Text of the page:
TARGETED INDOOR RESIDUAL SPRAYING (TIRS)
Mosquitoes spend the majority of their time resting on surfaces referred to as resting sites. These surfaces are targeted as areas with a high degree of contact with targeted mosquitoes and act as conduits for delivering residual insecticides. Targeted Indoor Residual Spraying (TIRS) refers to the selective application of residual insecticides on indoor Aedes aegypti resting locations. This project will evaluate the epidemiological impact of TIRS on Aedes-borne diseases, such as dengue, Chikungunya, and Zika, using clustered randomized controlled trials.
Over a decade of research on the role of heterogeneity (individual, spatial, temporal) on arbovirus transmission dynamics has unveiled the critical role of specific traits on pathogen transmission. We have developed a novel framework to study the overlapping nature of couplings between functional heterogeneities relevant to vector-borne disease transmission. We argue that research efforts should move beyond considering the impact of single sources of heterogeneity and account for complex couplings between conditions with potential synergistic impacts on parasite transmission. Using theoretical approaches and empirical evidence from various host-parasite systems, we investigate the ecological and epidemiological significance of couplings between heterogeneities and discuss their potential role in transmission dynamics and the impact of control.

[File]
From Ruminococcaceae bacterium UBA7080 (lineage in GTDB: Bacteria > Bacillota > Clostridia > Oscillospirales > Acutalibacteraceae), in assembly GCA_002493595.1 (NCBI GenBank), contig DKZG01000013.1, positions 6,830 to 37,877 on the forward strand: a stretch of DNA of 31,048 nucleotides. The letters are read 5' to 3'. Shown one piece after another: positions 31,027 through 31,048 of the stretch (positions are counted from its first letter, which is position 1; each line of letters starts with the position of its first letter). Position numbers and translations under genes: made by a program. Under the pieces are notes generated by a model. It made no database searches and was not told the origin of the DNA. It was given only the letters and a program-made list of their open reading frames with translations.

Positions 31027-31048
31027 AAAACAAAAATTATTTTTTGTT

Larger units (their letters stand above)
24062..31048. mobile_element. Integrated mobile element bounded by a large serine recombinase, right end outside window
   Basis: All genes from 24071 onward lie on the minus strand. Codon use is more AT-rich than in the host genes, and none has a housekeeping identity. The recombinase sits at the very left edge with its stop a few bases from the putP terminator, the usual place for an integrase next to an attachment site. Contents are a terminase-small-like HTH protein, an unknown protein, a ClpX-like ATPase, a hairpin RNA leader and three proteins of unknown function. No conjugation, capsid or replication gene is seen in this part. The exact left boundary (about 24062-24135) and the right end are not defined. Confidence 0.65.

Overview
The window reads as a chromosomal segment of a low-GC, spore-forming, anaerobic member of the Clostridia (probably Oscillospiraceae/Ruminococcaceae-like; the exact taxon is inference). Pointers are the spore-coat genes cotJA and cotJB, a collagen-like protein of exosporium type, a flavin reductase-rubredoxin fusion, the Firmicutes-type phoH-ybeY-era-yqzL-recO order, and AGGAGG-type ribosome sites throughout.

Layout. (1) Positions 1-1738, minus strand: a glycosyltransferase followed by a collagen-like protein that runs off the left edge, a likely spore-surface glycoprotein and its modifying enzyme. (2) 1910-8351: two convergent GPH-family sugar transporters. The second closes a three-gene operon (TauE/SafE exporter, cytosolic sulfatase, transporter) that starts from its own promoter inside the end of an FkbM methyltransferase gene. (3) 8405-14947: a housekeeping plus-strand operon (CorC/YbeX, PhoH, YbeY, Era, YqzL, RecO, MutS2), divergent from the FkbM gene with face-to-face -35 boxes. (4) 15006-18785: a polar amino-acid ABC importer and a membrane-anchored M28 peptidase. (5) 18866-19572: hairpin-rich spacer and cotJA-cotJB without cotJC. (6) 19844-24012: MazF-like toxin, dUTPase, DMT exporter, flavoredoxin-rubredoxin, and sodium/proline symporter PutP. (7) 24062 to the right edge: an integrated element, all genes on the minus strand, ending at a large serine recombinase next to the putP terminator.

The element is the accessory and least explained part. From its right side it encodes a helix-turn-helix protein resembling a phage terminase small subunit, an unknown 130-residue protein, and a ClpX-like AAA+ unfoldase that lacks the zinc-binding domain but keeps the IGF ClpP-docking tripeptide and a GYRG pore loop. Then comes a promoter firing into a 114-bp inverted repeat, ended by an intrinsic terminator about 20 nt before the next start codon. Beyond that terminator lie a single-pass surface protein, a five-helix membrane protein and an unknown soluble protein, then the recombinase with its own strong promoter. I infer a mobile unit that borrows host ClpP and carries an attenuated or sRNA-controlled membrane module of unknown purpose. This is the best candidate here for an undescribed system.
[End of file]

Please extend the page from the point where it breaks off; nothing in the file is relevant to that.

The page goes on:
As insecticide-based interventions are deployed, there is a need to understand how evolutionary processes impact the success of such efforts. Insecticide resistance has emerged as a major problem to public health, and there is a need to understand the ecological determinants of the emergence and propagation of genes that confer resistance to a myriad of insecticide classes. We aim to understand the spatial and temporal dynamics of insecticide resistance as they relate to vector management
Using an evidence-based approach, we conduct experimental and randomized field trials to evaluate the impact of existing and novel interventions on vector behavior and abundance or pathogen transmission. Such analyses depend on adequate surveillance platforms, and we are involved in the development of better sampling methodologies, the incorporation of spatial analysis and mapping, and the evaluation of this enhanced surveillance in the context of urban mosquito control programs.
EMERGING TICK-BORNE DISEASES
Ticks are the most notorious vectors of human and animal diseases in the United States. In recent years, a new arbovirus, Heartland virus (HRTV), has been reported in the Midwestern and Southern US states, causing severe human disease and fatal cases. Knowledge about the viral enzootic cycle is very limited. The Prokopec Lab is currently studying the ecology of HRTV transmission in Georgia via field surveys of ticks and small mammals.